I should like to take this opportunity of expressing my continued admiration and respect for your achievements in developing Australia’s foreign policy. It was an honour and a privilege to he associated even in a small way with applying that policy in the establishment and growth of the United Nations and, as an Australian, I feel proud of what has been done by you personally and under your instructions in helping to build the new organization on a basis of principle. While f was moved to resign from the department for the reasons given in previous communications, my interest in the advancement of the purposes of the Charter is unchanged and I beg you to accept my best wishes for the further success of your own and the department’s labours to that end.
I do not intend to deal further with that subject, because I believe that if there is any discrepancy shown anywhere, that discrepancy lies in that statement made by Mr. Hasluck and those which he has made recently to -the press.
The Leader of the Opposition said that this was one of the rare occasions on which honorable members were given an opportunity to debate the subject of international relations. Actually, the House was presented with a statement on international relations on two occasions during the last sessional period. If I may anticipate a little, I expect that it will not be long before the House has before it another statement on international affairs. Therefore, it is entirely wrong to say that it is only on rare occasions that this House is given an opportunity to debate international affairs. The next matter with which I shall deal, again very briefly because there are other matters about which I wish to speak, relates to Indonesia. It is true that we did bring the Indonesian dispute to the attention of the Security Council. Reading, if I remember aright, Clause 7 of Article 2 of the Charter, the Leader of the Opposition said that this was a matter of domestic affairs only, and, as such, should not have been brought before the Security Council. All I can say it that when the matter was brought before the Security Council not one of the delegates of any of the nations present said that it was essentially a domestic matter. Every one of them recognized that the Indonesian situation constituted a threat to world peace. Consequently, all I can say about the right honorable gentleman’s attitude on this matter, as is so very often the case, is thathe regards every one as being out of step except our “ Bob “.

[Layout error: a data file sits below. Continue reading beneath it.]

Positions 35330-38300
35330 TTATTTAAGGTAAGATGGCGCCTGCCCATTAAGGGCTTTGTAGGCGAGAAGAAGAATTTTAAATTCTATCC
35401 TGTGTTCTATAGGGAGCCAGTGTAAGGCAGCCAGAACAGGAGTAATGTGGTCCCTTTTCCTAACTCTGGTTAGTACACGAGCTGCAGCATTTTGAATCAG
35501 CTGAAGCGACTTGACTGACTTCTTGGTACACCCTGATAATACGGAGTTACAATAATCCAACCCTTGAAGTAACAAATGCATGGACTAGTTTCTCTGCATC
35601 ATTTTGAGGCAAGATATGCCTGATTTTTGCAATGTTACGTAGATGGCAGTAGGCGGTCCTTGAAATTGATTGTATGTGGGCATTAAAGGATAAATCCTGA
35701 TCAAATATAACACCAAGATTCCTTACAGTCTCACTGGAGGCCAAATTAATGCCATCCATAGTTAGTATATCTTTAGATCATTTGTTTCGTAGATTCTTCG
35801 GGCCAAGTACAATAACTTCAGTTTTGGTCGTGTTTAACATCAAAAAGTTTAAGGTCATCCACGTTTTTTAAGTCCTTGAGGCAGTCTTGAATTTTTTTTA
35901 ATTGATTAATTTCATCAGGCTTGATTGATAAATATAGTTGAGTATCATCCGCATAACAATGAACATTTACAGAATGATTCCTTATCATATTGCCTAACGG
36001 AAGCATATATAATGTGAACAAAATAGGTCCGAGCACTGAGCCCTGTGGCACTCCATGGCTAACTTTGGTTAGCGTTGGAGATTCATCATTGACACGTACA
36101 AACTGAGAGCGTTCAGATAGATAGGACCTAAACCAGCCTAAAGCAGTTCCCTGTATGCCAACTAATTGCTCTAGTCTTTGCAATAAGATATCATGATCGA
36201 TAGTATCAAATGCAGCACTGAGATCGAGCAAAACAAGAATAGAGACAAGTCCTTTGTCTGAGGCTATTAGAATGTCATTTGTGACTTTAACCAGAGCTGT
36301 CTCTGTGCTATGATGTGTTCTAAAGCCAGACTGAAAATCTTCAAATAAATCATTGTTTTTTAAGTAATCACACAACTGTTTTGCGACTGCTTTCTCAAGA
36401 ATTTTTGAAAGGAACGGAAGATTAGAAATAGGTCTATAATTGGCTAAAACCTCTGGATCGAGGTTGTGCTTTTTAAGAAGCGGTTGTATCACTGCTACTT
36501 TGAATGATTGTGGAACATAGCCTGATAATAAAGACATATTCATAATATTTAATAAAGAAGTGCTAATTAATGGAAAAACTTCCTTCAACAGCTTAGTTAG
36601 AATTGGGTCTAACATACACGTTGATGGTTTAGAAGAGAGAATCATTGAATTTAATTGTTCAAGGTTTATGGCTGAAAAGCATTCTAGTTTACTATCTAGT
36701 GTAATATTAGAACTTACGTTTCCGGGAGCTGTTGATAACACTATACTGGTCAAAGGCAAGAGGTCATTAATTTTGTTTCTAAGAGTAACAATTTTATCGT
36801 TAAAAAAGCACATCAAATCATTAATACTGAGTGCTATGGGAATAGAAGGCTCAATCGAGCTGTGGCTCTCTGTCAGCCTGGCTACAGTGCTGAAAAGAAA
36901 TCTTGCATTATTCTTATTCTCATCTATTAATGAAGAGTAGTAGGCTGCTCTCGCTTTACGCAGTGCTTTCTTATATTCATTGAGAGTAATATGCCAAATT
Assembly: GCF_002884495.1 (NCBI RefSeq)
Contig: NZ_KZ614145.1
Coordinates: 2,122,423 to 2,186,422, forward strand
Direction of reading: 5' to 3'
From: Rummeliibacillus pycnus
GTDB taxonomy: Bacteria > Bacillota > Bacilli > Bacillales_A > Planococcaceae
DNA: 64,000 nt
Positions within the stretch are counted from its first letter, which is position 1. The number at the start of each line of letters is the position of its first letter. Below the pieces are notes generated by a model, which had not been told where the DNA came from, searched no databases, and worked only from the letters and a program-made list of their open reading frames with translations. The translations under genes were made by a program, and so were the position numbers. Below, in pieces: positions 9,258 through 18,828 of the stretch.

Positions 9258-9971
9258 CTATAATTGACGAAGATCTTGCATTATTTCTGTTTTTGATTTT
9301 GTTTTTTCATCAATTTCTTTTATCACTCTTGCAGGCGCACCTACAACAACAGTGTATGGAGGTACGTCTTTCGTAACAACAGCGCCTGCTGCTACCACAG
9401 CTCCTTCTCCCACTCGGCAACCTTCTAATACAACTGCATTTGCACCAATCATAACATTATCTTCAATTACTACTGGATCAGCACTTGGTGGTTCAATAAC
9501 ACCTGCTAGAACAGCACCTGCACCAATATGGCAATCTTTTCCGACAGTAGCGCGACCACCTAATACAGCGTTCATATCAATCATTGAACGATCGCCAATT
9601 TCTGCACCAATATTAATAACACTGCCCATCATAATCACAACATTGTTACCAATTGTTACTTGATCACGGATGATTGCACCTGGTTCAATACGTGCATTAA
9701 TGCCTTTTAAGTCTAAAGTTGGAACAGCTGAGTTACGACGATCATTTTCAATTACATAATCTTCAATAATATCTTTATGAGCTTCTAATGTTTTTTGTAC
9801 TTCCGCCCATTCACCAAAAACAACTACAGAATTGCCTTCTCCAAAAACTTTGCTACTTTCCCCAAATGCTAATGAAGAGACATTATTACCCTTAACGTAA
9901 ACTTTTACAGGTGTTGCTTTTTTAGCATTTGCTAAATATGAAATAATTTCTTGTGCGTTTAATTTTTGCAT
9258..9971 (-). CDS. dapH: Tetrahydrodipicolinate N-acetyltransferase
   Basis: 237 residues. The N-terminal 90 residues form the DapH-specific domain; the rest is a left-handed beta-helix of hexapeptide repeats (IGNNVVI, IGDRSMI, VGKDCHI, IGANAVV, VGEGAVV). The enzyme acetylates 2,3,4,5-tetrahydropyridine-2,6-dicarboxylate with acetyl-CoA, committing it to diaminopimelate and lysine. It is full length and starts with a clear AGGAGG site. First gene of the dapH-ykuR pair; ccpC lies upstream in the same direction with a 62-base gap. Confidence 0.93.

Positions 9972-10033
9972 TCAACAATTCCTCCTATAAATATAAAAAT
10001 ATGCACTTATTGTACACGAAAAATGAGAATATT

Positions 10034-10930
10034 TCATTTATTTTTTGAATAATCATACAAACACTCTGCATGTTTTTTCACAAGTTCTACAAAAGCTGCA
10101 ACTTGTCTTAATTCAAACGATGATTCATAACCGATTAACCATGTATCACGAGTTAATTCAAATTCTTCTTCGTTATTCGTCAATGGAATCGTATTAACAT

– On the contrary, the representative of Great Britain took exactly the same view as I have stated.
– Order ! The right honorable gentleman has made his speech.
– Evidently I did not convey my thoughts to the Minister.
– When I first decided to speak in this debate, I had intended to deal with only two points, first, to kill the canard thatthe international affairs policy of this Government is the policy of one man - that is distinctly untrue - and, secondly, to set out certain reasons which justify the attitude I am taking. Members of the Cabinet accept collective responsibility for the policies put forward by individual Ministers.
– Including the Minister for Transport?